Your Custom Build

We supply every component needed to build up a complete bicycle. Sure you can buy a fully built up bike off the shop floor, however the advantage of buying a frame instead of a full bike allows you to fully control your parts build so you get to create a unique bicycle with components to specially suit your taste, budget, and the type of rider you are.
Building a custom bike usually makes for a fun project, here are some of the choices you'll have to make: 

Wheels & Tires

Will you be riding on rough mountains, smooth roads, soft sand, dirt roads or a bit everything? Will you be racing , commuting, going on adventures, doing fitness training or just having fun? Answers to the previous questions will usually dictate the type of wheels and tires you need. Wheel size and tire volume affect the feel of the bike more than any other factor ( but generally not it’s speed). Skinny tires and smaller wheels will accelerate faster and give you a more buzzy connected to the road feeling but they can be fatiguing and don’t hold momentum well. Wider tires are more comfortable, they offer superior cornering and grip and allow you to go faster when roads get rough. We generally recommend supple wider tires with a wheel size that suits your frame size and the terrain you intend riding. Supple light tires usually feel the best but are usually not that durable, so as with all your bike building decisions, you need to decide where to compromise.

The Frame

Once you know more or less what size wheels and tires you want to run, you’ll need a frame that can accommodate them. The frame size and geometry then need to let you get into riding position that works for you and the type of riding you’re into. This is about your body’s contact points with the bike. Your butt, hands and feet form what is called a contact point triangle. Getting this right is very important for you to feel comfortable on your bike. As long as your top tube is a reasonable length for your frame size you should be able to adjust your contact point triangle to suit you. A young professional racer may want his hands much lower than his butt for aerodynamic reasons but this can put strain on your hands, back, neck and arms. For touring or commuting you would want a more comfortable upright contact point triangle, this usually requires a slightly bigger frame than most race orientated bike shops and fitters recommend. Soma Fabrications have a range of very well designed steel frames to suit a variety of riding styles and they come in a wide range of sizes to fit you just right.

The Cockpit components.

These are the most personal parts of your bike as they touch your body. These components are often also a great way of showing off your personal taste & style by using different colour combinations etc. The good thing is that these are usually not the most expensive components and over time you can try out and experiment with a different seatpost, stem or bars until you find what works for you. The choice between flat bars or drop bars, how wide they are, stem length, or raising or lowering the stem and bars will greatly effect your riding position and comfort on the bike. For example wider saddles are better for more upright riding positions and narrow saddles are more comfortable for racy riding positions. Don’t worry too much about getting these things perfect from the beginning, your ideal riding position and personal preferences often take years to develop and hone, and are constantly changing.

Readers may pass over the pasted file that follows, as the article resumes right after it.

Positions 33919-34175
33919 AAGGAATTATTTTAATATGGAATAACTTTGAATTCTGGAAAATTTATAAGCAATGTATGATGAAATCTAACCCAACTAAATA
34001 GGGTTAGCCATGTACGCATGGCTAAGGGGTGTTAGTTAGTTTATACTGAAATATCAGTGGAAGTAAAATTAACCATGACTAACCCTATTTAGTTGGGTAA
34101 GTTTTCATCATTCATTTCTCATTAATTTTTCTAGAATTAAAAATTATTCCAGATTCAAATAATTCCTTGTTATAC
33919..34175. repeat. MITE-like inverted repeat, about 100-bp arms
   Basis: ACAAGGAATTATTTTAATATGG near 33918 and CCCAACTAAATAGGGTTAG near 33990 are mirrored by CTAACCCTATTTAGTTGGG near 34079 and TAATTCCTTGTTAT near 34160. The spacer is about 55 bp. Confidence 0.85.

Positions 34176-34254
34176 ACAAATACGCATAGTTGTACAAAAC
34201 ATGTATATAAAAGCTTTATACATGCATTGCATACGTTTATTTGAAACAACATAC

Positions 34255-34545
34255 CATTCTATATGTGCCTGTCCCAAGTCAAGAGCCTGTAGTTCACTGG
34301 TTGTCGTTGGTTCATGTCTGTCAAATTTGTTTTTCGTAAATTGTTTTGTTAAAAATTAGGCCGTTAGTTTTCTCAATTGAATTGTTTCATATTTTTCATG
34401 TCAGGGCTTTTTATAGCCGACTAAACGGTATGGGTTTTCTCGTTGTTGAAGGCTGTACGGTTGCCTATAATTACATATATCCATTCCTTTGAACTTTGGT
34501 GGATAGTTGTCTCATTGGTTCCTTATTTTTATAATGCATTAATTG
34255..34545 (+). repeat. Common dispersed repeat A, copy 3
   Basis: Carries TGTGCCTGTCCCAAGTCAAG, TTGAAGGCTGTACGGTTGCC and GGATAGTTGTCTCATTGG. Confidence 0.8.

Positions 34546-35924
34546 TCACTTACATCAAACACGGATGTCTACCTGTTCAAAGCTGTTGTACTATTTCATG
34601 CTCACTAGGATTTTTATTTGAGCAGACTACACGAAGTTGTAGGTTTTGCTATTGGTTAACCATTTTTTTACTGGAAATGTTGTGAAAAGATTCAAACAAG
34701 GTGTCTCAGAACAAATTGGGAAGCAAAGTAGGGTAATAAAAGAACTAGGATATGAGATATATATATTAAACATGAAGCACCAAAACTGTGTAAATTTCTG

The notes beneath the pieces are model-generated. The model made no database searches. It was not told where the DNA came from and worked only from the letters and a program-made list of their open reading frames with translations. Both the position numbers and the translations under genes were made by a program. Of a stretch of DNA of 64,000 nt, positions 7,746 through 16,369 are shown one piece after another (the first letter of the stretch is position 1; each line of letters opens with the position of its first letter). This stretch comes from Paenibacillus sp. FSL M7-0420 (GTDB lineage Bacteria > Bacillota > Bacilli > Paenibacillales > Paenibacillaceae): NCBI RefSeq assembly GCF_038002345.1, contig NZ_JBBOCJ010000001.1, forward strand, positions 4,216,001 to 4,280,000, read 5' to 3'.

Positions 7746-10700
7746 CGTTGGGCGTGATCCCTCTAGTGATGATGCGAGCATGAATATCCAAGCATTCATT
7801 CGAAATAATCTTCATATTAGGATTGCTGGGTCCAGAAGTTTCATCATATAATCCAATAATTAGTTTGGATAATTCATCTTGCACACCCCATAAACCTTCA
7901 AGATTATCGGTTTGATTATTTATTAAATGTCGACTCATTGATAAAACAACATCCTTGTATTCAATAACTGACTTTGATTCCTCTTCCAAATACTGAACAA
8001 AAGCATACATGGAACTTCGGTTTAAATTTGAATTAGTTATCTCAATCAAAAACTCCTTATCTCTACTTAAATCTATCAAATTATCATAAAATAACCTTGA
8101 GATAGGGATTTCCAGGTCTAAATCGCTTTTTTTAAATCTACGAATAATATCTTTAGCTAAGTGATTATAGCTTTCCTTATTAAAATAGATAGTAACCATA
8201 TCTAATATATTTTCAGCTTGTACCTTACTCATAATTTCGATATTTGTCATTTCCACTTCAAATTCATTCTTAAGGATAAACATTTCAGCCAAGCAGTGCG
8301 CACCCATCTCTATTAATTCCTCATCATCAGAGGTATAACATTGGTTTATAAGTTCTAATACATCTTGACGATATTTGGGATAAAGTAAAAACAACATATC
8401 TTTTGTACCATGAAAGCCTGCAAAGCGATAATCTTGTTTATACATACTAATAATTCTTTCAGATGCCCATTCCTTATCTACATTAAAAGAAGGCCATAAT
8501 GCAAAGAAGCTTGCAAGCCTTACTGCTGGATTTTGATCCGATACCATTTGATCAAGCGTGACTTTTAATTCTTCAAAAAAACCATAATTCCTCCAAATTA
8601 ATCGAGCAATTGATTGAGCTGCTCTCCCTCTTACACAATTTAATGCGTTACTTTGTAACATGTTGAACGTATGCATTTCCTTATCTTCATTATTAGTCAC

The Drivetrain, Shifters and Brakes

This can can be anything from a simple single speed without brakes to a touring bike with a wide range of gears. Most people tend to have too many gears with very small increments between them. Why shift gears if all you need is a one or two tooth up or down, rather just pedal a little harder or faster. We recommend having as few gears as you can get away with for the type of riding you like doing. Having good brakes is essential and your choice of tires and handlebars will usually determine the sort of brakes you can fit on your bike. Wide tires usually require disk brakes and drop bars or flat bars will determine the type of levers you can fit. Shifters are often linked to brake levers, but you can have bar end or down-tube shifters, it’s up to you ( Lance Armstrong liked one down-tube shifter and one shifter on his brake lever).


If your’e touring or commuting a frame that can fit racks makes all the difference. Having a bag or a basket makes you bicycle so much more practical. Clearance and mounts for mudguards is essential if you commute in the rain and a bell and lights make a bike so much safer.
If you're considering a custom build, or just wanting to upgrade your existing bike, feel free to contact us, we'd be happy to help.